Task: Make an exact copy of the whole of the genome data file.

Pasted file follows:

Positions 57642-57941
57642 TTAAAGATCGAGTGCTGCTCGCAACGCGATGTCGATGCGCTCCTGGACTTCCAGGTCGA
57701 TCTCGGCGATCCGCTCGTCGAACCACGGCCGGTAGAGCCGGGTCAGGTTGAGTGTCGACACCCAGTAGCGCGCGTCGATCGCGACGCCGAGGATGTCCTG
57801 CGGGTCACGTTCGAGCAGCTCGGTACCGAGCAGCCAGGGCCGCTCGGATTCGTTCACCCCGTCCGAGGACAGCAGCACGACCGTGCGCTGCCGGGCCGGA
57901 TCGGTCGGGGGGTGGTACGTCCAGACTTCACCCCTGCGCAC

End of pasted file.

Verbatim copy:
Positions 57642-57941
57642 TTAAAGATCGAGTGCTGCTCGCAACGCGATGTCGATGCGCTCCTGGACTTCCAGGTCGA
57701 TCTCGGCGATCCGCTCGTCGAACCACGGCCGGTAGAGCCGGGTCAGGTTGAGTGTCGACACCCAGTAGCGCGCGTCGATCGCGACGCCGAGGATGTCCTG
57801 CGGGTCACGTTCGAGCAGCTCGGTACCGAGCAGCCAGGGCCGCTCGGATTCGTTCACCCCGTCCGAGGACAGCAGCACGACCGTGCGCTGCCGGGCCGGA
57901 TCGGTCGGGGGGTGGTACGTCCAGACTTCACCCCTGCGCAC